By Dave Philipps
February 19, 2016
WASHINGTON — Kristofer Goldsmith was discharged from the Army at the height of the Iraq war because he was not on a plane to Baghdad for his second deployment. Instead, he was in a hospital after attempting suicide the night before.
On the sergeant’s first deployment, his duties often required him to photograph mutilated corpses. After coming home, he was stalked by nightmares and despair. In 2007, he overdosed on pills, and his platoon found him passed out in a grove of trees at Fort Stewart, Ga., that had been planted to honor soldiers killed in combat.
Instead of screening Mr. Goldsmith for post-traumatic stress disorder, or PTSD, records show that the Army wrote him up for missing his flight, then forced him out of the military with a less-than-honorable discharge. When he petitioned the Army to upgrade his discharge, arguing that he missed his flight because of undiagnosed PTSD, it rejected his appeal.
In the years since, he has appealed twice more for an honorable discharge and has been denied both times.
“To say it’s an uphill battle is an understatement,” Mr. Goldsmith, 30, said recently as he walked down the hall of a Senate office building where he was trying to get lawmakers to listen to his plight. “I’ve been fighting for eight years, and I can’t get anywhere.”
Many who have tried to upgrade their discharges have received the same response. Records show that the Army Review Boards Agency — the office with legal authority “to correct an error or remove an injustice” in military records — has rejected a vast majority of cases that involve PTSD in recent years.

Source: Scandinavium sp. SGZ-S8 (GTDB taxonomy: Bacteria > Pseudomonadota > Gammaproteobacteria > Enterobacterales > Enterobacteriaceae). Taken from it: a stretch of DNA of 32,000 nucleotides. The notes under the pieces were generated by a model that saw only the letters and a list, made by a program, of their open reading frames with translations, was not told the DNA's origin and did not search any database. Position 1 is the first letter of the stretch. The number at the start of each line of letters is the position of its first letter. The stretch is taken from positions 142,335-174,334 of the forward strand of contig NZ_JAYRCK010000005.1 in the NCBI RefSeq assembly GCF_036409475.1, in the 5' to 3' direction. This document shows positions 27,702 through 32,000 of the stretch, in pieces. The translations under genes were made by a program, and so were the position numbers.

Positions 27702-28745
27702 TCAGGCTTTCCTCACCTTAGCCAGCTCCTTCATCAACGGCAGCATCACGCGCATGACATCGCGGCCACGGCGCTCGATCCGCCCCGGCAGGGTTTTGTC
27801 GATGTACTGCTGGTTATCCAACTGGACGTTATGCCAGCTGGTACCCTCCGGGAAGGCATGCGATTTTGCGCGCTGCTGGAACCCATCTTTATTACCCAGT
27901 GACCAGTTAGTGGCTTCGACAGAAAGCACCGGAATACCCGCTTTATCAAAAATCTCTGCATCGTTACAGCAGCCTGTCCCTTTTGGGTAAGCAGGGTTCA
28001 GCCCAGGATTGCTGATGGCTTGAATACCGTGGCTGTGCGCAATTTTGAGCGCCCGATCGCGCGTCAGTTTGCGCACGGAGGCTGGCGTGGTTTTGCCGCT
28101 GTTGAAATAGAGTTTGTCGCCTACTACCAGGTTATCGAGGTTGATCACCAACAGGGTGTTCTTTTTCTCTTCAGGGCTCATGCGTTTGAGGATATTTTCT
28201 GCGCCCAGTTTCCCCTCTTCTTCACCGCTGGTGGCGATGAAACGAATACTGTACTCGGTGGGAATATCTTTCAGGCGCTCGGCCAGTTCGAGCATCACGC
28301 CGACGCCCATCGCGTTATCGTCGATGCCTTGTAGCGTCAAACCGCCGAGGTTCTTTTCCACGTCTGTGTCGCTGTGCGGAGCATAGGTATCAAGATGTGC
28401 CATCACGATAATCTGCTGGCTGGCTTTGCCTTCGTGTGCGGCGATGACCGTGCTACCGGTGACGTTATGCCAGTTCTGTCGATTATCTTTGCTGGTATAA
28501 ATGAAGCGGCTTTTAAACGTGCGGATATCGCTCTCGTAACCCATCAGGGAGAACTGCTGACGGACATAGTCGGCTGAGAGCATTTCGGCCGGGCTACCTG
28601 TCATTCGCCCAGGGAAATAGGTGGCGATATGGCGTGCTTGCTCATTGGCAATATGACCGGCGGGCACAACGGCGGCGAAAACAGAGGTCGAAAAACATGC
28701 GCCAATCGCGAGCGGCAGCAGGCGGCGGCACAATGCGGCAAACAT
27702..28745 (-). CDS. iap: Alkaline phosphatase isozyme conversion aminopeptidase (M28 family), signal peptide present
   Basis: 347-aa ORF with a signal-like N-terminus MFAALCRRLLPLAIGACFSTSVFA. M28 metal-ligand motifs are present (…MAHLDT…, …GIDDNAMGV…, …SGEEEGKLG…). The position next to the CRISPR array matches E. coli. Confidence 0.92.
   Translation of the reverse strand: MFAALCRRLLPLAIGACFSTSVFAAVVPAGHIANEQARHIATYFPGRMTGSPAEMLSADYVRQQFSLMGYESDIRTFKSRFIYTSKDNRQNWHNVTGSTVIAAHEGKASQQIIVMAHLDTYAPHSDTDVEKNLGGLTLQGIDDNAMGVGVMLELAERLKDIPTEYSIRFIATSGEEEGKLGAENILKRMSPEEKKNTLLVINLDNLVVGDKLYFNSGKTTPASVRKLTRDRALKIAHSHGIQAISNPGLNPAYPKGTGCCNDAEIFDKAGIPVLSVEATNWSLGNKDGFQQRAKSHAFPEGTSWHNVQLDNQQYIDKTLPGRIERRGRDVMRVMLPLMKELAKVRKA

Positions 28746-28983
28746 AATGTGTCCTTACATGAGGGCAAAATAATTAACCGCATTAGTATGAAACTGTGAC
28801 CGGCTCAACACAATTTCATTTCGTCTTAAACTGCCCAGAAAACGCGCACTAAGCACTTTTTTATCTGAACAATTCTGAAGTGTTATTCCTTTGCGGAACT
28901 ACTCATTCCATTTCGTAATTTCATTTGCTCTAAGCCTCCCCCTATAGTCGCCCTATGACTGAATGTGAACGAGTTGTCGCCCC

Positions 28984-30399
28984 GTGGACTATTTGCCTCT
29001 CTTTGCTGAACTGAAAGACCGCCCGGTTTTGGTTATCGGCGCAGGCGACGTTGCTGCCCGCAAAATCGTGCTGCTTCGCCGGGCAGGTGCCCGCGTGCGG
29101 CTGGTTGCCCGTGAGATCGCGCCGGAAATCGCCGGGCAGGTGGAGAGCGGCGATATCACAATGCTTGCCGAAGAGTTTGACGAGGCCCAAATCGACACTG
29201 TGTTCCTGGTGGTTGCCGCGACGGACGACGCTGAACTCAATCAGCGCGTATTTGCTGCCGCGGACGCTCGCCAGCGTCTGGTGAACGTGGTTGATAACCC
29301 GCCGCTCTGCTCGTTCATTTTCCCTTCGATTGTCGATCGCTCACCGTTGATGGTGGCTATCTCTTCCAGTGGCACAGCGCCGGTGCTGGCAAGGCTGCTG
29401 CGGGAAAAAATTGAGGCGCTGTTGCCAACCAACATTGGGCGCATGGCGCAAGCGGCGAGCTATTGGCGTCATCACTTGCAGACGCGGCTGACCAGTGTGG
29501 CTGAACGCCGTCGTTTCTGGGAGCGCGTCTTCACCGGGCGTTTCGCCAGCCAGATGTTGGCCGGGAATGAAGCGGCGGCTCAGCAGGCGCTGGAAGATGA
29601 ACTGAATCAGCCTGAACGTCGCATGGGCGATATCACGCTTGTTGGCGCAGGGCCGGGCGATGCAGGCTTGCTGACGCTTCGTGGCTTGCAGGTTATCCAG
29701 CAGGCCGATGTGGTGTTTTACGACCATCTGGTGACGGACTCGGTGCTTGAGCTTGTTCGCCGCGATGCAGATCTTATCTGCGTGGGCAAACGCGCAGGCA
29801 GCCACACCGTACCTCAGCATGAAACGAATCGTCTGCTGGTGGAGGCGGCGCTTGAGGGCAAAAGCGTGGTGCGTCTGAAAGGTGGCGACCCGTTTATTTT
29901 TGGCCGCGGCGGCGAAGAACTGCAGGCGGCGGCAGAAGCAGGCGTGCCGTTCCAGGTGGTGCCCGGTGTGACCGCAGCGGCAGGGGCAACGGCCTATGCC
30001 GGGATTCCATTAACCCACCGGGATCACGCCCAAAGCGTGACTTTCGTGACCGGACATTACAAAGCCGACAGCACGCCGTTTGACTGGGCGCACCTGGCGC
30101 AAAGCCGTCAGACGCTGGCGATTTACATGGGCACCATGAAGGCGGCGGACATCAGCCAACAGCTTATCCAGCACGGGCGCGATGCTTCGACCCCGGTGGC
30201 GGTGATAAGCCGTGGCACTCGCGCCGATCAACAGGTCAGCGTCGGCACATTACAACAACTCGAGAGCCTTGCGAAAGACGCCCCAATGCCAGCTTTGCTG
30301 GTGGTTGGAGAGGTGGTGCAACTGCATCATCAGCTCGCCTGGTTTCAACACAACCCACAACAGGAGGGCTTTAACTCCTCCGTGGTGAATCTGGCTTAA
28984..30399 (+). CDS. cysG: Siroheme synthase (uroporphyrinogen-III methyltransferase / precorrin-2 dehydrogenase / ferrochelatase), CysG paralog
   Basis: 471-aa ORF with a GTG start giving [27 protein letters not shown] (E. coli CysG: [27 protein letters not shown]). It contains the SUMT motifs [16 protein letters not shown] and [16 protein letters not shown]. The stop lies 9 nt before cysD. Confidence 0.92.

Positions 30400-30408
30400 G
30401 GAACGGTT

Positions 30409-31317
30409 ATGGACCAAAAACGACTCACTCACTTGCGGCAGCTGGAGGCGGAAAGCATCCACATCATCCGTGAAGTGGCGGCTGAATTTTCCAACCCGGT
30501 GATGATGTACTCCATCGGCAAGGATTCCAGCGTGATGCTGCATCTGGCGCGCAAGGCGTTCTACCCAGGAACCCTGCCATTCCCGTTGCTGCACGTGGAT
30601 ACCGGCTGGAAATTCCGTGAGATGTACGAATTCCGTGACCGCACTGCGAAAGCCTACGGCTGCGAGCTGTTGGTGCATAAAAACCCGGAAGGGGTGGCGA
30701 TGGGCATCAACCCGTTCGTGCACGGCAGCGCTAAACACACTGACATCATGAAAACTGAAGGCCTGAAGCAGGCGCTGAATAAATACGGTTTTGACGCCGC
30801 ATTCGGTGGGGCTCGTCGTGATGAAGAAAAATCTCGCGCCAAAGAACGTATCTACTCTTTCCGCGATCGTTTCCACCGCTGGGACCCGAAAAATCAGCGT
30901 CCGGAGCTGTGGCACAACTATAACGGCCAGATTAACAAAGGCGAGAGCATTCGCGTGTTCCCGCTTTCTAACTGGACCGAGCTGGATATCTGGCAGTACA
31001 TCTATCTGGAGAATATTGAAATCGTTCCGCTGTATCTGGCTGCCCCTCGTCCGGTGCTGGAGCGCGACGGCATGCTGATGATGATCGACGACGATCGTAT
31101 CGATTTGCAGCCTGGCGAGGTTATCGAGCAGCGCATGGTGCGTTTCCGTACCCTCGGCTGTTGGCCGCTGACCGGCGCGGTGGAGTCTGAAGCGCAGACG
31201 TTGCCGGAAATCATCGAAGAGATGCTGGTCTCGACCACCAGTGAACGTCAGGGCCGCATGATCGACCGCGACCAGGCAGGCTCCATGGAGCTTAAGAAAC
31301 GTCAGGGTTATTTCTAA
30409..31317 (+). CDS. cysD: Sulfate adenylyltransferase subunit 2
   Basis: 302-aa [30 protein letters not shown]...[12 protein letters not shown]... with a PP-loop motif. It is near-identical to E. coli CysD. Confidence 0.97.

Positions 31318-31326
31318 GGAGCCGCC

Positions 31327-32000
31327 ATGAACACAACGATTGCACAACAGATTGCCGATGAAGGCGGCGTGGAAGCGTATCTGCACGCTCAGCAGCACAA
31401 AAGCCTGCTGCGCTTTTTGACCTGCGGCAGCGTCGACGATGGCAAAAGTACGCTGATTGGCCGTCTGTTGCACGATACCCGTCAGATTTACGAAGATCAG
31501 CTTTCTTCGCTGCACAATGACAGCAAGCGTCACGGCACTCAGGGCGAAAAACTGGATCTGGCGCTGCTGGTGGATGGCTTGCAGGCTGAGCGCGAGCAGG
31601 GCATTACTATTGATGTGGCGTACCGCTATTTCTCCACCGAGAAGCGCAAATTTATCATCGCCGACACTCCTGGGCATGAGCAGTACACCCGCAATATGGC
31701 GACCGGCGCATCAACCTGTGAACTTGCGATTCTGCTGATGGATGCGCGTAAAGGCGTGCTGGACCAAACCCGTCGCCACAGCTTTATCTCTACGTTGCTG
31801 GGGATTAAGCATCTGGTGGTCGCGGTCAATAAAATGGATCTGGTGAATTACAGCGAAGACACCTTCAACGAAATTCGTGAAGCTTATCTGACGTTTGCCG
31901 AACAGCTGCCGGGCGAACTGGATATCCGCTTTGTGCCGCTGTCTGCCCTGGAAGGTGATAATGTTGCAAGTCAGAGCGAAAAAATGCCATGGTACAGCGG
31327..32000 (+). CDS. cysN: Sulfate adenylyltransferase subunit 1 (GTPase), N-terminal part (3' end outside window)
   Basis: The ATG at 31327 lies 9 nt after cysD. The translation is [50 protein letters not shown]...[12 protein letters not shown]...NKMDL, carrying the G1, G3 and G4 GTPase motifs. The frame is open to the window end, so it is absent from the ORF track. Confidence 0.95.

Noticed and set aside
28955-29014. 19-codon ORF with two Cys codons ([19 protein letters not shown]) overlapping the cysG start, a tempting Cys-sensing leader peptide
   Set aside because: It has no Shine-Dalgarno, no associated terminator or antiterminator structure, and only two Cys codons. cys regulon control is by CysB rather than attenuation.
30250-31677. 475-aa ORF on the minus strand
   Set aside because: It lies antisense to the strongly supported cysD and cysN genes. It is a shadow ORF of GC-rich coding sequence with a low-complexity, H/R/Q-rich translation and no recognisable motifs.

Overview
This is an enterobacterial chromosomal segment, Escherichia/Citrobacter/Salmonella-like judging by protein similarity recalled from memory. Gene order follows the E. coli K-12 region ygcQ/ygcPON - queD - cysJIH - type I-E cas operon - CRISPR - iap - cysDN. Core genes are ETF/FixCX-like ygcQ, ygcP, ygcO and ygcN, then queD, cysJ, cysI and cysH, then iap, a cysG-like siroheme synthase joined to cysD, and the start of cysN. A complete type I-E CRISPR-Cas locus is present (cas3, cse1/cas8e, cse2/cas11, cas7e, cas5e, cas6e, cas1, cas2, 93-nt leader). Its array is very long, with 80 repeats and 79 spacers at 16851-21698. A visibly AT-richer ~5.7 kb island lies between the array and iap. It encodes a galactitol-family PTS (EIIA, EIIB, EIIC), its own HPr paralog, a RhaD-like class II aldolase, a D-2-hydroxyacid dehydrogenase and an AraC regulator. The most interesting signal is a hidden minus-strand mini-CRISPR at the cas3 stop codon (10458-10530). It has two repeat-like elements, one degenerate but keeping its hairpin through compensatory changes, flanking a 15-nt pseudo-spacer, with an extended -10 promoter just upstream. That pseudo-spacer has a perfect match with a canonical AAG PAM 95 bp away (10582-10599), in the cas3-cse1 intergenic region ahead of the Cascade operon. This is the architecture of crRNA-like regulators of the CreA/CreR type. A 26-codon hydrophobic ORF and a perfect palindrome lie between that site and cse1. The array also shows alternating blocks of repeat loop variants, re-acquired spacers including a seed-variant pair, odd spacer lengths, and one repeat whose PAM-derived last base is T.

Since 2001, more than 300,000 people, about 13 percent of all troops, have been forced out of the military with less-than-honorable discharges. Congress has recognized in recent years that some of these discharges were the fault of dysfunctional screening for PTSD and other combat injuries, and it has put safeguards in place to prevent more — including requirements for mental health professionals to review all discharges. In recent years, less than honorable discharges have dropped drastically; and today, troops with PTSD are more likely to be medically discharged with benefits. But that has done little to help those like Mr. Goldsmith who were discharged before the changes.
Now, Mr. Goldsmith and a small group of veterans are pushing for a bill in Congress that would overhaul the system by mandating that the military give veterans the benefit of the doubt, requiring the boards to decide cases starting from the presumption that PTSD materially contributed to the discharges.
“We put out an unprecedented number of troops for minor infractions, and I believe a lot of them were suffering from PTSD,” said Representative Mike Coffman, a Colorado Republican and Iraq veteran. Mr. Coffman said he planned to introduce legislation this month that would shift the burden of proof about PTSD from veterans to the military.
Congress created military review boards after World War II to correct wartime missteps, but observers say this has rarely happened in recent years. In 2013, the Army Board for Correction of Military Records, the supreme authority in the Army’s review agency, ruled against veterans in about 96 percent of PTSD-related cases, according to an analysis done by Yale Law School’s Veterans Legal Services Clinic.
“The boards are broken,” said Michael Wishnie, a Yale professor who oversees the clinic. “They are not functioning the way Congress has intended.”
He added that the boards’ decision-making process is often opaque, and that they have done little to educate veterans on the upgrade process.